I come from one of the country’s oldest brewing families, so every once in a while I find myself in a bar (laughs). Late one night in this bar, this young man – I did not know him – he came up to me with tears in his eyes, he hugged me and he whispered in my ear, “Your book taught me how to forgive.” And I’ve never seen him again. It’s things like that…and really that forgiveness chapter – chapter six in the book, which is titled Tiny Crosses, it’s all about forgiveness, even in the toughest circumstances – it’s the chapter I’ve been hearing the most about from across the country.
John Schlimm: It really is. And what’s really exciting is, at the beginning of June, I’m doing my first museum event at the Westmoreland Museum of American Art, which is in Pennsylvania just outside of Pittsburgh. I’m doing a two-day event there and part of it is going to be tied into “Five Years in Heaven.” We’re doing a pop-up exhibition of Sister Augustine’s Gussie’s Specials from my collection, which has never been seen publicly. So yes, people are starting to look at her art in a new way and to appreciate it from a fresh perspective
TR: Let’s go back to the people affected by the book because you mentioned a story about a quadriplegic who was affected by the book. Tell me about that.
John Schlimm: Right before Christmas last year, I received this message through my website. It was from this young woman who told me that her brother-in-law who happens to be my age – I’m 44 – he has suffered from a nerve disorder since childhood. At this point in his life, he’s pretty much a quadriplegic, he has trouble speaking. She told me how her husband – this young man’s older brother – was going over to his house every night, sitting down, and reading one chapter a night from “Five Years in Heaven” to him. She explained how Sister’s messages in the book were inspiring this young man and helping him to look at his own mortality and situation in a whole new way.
She and her husband invited me to join them when the last two chapters of the book were read. So about a week before Christmas, I went over and I sat next to this young man as his older brother read the last two chapters of the book. It was this extraordinary moment, and I gave the young man this little cherub that Sister Augustine had painted that I had gotten years ago. And the little cherub had these amazing little blue eyes just like he did. That moment, among all the others we talked about, has hit home for me about how this book is resonating with people. I know the great mission of The Christophers and the work that you do is about shining that light and being that candle in the darkness. Sister Augustine, through this book, is being that candle in the darkness for readers everywhere.
TR: The book also includes a Reader’s Guide. Tell us about that and what you hope readers get out of that section of the book.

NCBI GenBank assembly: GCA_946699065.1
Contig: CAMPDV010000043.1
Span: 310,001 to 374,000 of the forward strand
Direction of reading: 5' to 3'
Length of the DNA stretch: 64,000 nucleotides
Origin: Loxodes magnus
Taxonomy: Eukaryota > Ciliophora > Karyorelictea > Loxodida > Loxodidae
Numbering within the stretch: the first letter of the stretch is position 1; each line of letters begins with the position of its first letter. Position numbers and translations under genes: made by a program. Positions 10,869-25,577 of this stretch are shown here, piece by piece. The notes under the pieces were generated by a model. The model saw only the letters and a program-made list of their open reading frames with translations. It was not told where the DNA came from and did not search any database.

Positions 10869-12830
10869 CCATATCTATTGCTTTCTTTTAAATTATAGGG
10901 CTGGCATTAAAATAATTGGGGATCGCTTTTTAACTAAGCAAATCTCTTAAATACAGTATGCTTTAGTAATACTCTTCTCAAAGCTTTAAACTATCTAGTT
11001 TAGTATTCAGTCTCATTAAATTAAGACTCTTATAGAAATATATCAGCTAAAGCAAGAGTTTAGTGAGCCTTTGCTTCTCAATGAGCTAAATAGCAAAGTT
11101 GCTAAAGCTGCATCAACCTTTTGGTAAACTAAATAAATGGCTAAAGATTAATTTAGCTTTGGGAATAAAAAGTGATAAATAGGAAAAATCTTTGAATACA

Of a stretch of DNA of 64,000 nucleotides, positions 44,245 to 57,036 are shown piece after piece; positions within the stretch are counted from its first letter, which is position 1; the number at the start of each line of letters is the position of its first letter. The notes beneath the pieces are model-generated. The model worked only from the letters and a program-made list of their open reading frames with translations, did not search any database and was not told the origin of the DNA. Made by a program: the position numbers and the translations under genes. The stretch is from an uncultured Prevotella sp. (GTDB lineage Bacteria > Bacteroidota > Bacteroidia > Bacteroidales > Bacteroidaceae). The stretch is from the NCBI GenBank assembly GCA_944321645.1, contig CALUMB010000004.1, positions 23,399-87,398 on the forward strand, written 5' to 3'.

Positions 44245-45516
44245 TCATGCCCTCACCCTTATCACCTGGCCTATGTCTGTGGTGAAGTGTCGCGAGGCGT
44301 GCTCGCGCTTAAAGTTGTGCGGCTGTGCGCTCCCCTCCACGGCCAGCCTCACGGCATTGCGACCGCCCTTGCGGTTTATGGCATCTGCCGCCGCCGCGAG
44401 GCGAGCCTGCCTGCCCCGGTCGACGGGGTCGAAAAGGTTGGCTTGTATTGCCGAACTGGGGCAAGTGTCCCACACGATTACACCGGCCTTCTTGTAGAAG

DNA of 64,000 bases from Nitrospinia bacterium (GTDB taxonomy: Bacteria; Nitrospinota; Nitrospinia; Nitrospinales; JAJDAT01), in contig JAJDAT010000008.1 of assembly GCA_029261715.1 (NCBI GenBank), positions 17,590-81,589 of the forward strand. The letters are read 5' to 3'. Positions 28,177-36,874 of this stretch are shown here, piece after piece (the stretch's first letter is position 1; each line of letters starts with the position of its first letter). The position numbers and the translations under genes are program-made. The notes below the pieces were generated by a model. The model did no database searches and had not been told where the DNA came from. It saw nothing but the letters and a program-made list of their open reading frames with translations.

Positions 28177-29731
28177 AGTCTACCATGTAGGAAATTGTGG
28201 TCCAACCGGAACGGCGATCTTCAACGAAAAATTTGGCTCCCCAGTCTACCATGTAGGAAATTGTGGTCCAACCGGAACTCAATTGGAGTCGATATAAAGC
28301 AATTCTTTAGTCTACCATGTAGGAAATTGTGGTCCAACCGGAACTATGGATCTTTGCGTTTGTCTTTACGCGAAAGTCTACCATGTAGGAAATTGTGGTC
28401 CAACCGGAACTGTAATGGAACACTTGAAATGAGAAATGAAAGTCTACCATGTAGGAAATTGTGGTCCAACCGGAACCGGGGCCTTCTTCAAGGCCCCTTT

John Schlimm: I love book clubs and reading groups. I know a lot of parishes across the country now have their own reading groups. Groups of friends do, libraries do. It’s important for me to give those individuals something to help guide them in their discussions. I’ve gotten to visit with a lot of reading groups over the last year; I’m going to continue to do that throughout this year, whether it’s in person…or via Skype. But for the paperback what I did is develop discussion questions for every chapter. I think people will then be able to get even more out of the book.
John Schlimm: “The Smile That Changed the World (is yours)” is a project I developed a few years ago. It actually grew out of an encounter I had with my dad. I would always be in the car with him, and he would be waving and smiling at people going by. I would ask him, Who was that?” He would say, “I don’t know.” So I said, “Why are you waving and smiling?” He said, “The quickest way to make a friend is to smile at a stranger.” Suddenly it clicked in my head that’s the power of a smile. Certainly, Mother Teresa has a great line about how a smile is the beginning of peace. So I developed a participatory art piece.
It’s an 18-foot long canvas, a white background. I draw dozens of circles in black paint with two dots for eyes, but then a table with all different colors of paint is set up in front, and the participants are invited to come up and choose their favorite colors and add a smile to all the faces. If your listeners go to my website, which is JohnSchlimm.com, and click on the Art tab, they’ll see some of the previous installations.
I debuted it in Washington, D.C., and in Canada originally. And when I do my two-day event at the Westmoreland Museum of American Art in June, they’re going to debut the installation, which will then be there through July 3rd, which will be great. It will give people another opportunity to add their smiles. But it’s all about people connecting, people of all ages. Sometimes people look at it and go, “It’s just for little kids.” It’s not. Every group from three year olds to 90 year olds have added smiles. And it’s about people realizing that they themselves, through something as simple as a smile, have the unique power to make an impact and change this world for the better.
(To listen to my full interview with John Schlimm, click on the podcast link):
(Photos courtesy John Schlimm)